We agree with the Family Court's determination granting the petitioner's application for the temporary removal of the child Riley P. from the custody of the father and to place Riley P. in the custody of the petitioner pursuant to Family Court Act § 1027.  “[O]nce a child protective petition has been filed, Family Court Act § 1027(a)(iii) authorizes the court to conduct a hearing to determine whether the child's interests require protection, including whether the child should be removed from his or her parent” (Matter of Elizabeth C. [Omar C.], 156 AD3d 193, 204 [internal quotation marks omitted] ).  Following such a hearing, temporary removal is authorized only where the court finds it necessary “to avoid imminent risk to the child's life or health” (Nicholson v. Scoppetta, 3 NY3d 357, 376;  see Family Ct Act § 1027[b][i] ).  In determining a temporary removal application, “[the] court must weigh, in the factual setting before it, whether the imminent risk to the child can be mitigated by reasonable efforts to avoid removal,” and it must “balance that risk against the harm removal might bring, and ․ determine ․ which course is in the child's best interests” (Nicholson v. Scoppetta, 3 NY3d at 378;  see Matter of Jorge T. [Christine S.], 157 AD3d 800, 800–801).  Since the Family Court has the advantage of viewing the witnesses and assessing their character and credibility, its determination in this regard should not be disturbed unless it lacks a sound and substantial basis in the record (see Matter of Jorge T. [Christine S.], 157 AD3d at 801;  Matter of David Edward D., 35 AD3d 856;  Matter of Jennifer R., 29 AD3d 1003, 1004).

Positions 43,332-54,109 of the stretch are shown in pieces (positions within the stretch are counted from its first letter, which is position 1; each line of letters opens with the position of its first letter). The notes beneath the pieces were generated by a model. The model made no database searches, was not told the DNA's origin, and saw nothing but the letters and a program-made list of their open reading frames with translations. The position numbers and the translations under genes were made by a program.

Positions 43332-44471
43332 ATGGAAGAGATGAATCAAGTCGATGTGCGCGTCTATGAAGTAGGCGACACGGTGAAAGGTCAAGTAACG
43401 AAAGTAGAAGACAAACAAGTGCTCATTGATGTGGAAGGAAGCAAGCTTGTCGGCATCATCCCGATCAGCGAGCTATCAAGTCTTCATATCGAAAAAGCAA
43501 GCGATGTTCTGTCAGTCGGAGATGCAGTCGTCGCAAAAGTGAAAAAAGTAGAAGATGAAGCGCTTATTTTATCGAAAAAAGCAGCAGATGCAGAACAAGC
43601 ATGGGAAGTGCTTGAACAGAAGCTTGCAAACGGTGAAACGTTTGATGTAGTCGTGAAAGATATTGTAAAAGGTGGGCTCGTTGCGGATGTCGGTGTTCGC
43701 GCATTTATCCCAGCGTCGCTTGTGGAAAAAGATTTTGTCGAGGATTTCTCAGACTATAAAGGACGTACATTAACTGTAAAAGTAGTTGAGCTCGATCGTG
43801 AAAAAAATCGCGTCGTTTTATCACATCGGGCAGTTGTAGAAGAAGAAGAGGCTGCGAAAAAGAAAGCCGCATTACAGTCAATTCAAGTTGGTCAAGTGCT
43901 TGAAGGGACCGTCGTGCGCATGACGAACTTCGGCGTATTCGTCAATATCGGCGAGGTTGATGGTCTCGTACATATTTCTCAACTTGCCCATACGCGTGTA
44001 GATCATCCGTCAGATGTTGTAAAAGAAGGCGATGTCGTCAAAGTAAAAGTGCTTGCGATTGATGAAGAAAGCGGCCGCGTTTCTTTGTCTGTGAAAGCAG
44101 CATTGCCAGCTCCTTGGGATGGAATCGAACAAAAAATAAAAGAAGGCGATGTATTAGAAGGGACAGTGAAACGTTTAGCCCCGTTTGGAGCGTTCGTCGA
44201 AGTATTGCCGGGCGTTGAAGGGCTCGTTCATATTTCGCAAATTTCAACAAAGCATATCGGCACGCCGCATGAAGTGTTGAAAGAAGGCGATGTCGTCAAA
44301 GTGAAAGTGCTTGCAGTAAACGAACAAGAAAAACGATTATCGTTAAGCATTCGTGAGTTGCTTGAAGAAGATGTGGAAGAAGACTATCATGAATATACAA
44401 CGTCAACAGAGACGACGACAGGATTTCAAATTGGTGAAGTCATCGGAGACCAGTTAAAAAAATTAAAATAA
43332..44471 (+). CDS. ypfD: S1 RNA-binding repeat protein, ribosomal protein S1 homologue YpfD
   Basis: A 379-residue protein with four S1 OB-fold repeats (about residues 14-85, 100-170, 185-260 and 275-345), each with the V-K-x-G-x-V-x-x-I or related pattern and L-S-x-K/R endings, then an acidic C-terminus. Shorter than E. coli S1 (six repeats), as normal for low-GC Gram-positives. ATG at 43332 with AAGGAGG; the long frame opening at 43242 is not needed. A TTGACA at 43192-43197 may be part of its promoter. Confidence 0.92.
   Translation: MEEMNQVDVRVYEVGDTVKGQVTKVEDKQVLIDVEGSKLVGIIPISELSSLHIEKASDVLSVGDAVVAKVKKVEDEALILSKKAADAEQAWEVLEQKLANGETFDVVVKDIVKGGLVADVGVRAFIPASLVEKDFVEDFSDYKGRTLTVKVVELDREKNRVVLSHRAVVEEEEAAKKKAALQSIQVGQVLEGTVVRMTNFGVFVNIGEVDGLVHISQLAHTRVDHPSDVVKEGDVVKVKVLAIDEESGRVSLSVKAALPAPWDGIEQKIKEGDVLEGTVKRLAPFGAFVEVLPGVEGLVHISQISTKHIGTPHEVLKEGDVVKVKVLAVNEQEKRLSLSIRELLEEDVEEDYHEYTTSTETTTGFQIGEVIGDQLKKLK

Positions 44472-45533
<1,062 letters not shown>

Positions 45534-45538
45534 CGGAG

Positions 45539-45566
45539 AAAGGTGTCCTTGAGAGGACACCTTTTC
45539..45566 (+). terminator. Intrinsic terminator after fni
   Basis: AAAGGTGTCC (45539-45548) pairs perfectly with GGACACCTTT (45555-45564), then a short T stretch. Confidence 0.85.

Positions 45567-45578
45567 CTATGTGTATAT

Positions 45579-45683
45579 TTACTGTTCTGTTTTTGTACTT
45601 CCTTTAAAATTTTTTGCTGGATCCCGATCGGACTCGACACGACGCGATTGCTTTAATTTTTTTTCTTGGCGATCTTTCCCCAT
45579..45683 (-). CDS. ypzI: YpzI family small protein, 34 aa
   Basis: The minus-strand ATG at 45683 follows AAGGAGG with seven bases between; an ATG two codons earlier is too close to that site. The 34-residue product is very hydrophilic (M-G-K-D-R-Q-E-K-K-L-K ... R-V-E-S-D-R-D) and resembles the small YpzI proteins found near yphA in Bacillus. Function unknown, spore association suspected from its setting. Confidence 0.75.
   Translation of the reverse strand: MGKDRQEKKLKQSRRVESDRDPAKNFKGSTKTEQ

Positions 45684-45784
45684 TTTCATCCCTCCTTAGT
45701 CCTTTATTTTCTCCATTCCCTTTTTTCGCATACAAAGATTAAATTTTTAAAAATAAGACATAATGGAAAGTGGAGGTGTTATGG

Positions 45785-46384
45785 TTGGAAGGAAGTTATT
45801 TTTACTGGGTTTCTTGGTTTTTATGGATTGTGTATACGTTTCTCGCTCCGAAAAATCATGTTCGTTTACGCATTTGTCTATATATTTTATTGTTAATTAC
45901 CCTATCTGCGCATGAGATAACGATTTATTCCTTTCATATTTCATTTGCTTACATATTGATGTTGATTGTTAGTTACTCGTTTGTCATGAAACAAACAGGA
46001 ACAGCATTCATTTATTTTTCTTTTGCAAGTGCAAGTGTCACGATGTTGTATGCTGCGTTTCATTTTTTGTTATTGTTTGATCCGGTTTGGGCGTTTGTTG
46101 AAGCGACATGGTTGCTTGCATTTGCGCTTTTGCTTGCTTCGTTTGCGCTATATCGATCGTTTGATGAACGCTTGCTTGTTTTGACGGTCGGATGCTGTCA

Here, there is a sound and substantial basis in the record supporting the finding of the Family Court that the child Riley P. would be subject to imminent risk if she were to remain in the father's care, and that the risk could not be mitigated by actions other than removal (see Matter of Luna V. [Natasha V.], 163 AD3d 689;  Matter of Sara A. [Ashik A.], 141 AD3d 646;  see also Matter of Grace F. [Nicole F.], 144 AD3d 680).

The father's appeal from so much of the order dated April 11, 2018, as conditioned the return of the two older children to his custody upon his submission to drug testing has been superseded by a subsequent order of the Family Court dated July 30, 2018, which, upon the father's consent, contained a similar condition.  Accordingly, the appeal from that portion of the order dated April 11, 2018, must be dismissed as academic (see Matter of Hannah T.R. [Soya R.], 156 AD3d 886;  Matter of Serena H. [Melanie F.], 141 AD3d 522).

The father's contention regarding a purported restriction on his right to communicate with his attorney is not properly before this Court, as the father did not object to that restriction at the hearing (see generally People v. Umali, 10 NY3d 417, 423–424).  We decline to review this contention in the exercise of our interest of justice jurisdiction (see generally id.).

LEVENTHAL, J.P., HINDS–RADIX, BARROS and CONNOLLY, JJ., concur.